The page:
Jul 14, 2008

Science Idol

I'm a finalist! YAY!

I've taken yet another sabbatical but am pumping up the toon muscles and will return tomorrow the a new toon that should light your screen on fire. In the meantime, please vote for my toon! It's #6


Straight from the mouth of the website:

Editorial Cartoons Can Be Funny. Political Interference in Science Is Not.

This spring, creative minds throughout America had the opportunity to show off their artistic and comedic talents in support of independent science by entering the third annual Scientific Integrity Editorial Cartoon Contest. Now it's your turn to decide this year's winner. Read about the artists behind the cartoons, then vote for your favorite!

Federal government science has played a large role in the policies that keep us safe and healthy and protect our environment. It has brought us to space and to the depths of the oceans. Science helps clean our air, protects us from unsafe products, and improves our quality of life. Where would we be without independent federal science?

Unfortunately, recent investigations and surveys show that political interference in science threatens the unprecedented scientific legacy that the United States has worked so hard to create. With the presidential election only four months away, we are at a critical point in our campaign to protect federal government science from manipulation, suppression, and distortion. While guarding against last minute attacks from the outgoing administration, we need to build a foundation to guide the next president.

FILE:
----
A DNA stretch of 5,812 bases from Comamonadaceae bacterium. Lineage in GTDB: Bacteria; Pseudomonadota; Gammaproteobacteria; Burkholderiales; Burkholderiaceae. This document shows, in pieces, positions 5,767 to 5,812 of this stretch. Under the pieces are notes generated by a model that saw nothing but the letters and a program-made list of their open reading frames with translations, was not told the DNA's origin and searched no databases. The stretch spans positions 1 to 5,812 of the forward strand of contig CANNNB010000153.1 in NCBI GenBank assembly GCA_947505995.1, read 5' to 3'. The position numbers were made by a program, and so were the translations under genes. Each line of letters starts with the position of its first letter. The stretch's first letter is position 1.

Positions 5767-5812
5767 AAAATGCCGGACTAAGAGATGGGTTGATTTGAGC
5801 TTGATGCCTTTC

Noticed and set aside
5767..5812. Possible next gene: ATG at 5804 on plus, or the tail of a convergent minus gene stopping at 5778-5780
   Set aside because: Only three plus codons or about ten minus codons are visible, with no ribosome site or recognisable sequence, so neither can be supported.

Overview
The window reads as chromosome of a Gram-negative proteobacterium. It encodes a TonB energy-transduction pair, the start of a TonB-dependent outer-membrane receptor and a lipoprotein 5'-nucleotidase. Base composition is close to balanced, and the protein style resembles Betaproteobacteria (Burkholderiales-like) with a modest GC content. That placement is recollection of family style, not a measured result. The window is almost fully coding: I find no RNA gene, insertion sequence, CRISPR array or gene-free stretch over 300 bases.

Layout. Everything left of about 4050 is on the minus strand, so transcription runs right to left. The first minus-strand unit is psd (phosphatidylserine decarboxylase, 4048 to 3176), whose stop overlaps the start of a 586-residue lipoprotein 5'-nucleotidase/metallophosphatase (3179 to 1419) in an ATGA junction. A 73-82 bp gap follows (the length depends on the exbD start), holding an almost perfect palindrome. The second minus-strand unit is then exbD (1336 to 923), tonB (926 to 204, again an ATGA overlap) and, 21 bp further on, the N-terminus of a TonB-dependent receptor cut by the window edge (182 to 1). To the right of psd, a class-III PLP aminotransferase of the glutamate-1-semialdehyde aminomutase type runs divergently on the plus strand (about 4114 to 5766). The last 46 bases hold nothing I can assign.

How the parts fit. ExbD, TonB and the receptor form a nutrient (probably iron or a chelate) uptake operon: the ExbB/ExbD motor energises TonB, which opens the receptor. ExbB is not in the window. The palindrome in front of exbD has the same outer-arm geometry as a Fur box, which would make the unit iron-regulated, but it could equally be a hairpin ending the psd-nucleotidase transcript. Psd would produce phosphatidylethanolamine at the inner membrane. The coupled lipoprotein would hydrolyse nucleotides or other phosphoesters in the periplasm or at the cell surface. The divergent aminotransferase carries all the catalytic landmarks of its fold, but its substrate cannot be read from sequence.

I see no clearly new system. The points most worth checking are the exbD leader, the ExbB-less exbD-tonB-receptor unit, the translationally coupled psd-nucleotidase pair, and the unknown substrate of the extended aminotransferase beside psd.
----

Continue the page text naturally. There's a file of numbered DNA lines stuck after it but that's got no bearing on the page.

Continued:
Concerned scientists, citizens, and cartoonists, have joined together against the corruption, distortion, and censorship of federal government science!

Our mission
The next president and Congress must renew the independence of science at federal government agencies and create a thriving scientific enterprise. We must protect the ability of scientists to do their jobs. We must open up the way the federal government makes decisions to shine the light on abuses of science. We must change the culture of many federal agencies to value open scientific communication. We must protect scientists who report the distortion, manipulation, and suppression of their work.

Defending science with art
We opened the search for your creative take on the issue of political interference in science and the tasks that await our next president. Cartoonists submited one-panel or multi-panel print cartoons that address the misuse of science on a specific issue or in general, the affects of this abuse on our society, or your hope for the new administration. Check out this year's contest guidelines for further contest information. You can also find tips on incorporating editorial cartooning into a high school or middle school lesson plan and learn about the artists who drew this year's finalists.


Anonymous said...

I tend not to leave a response, but I browsed a ton of remarks on "Science Idol".
I do have a couple of questions for you if you tend not to mind.
Could it be just me or do some of these remarks come across like
they are written by brain dead individuals? :-P And, if you
are writing on other online sites, I'd like to keep up with everything fresh you have to post. Would you post a list of the complete urls of all your shared sites like your linkedin profile, Facebook page or twitter feed?

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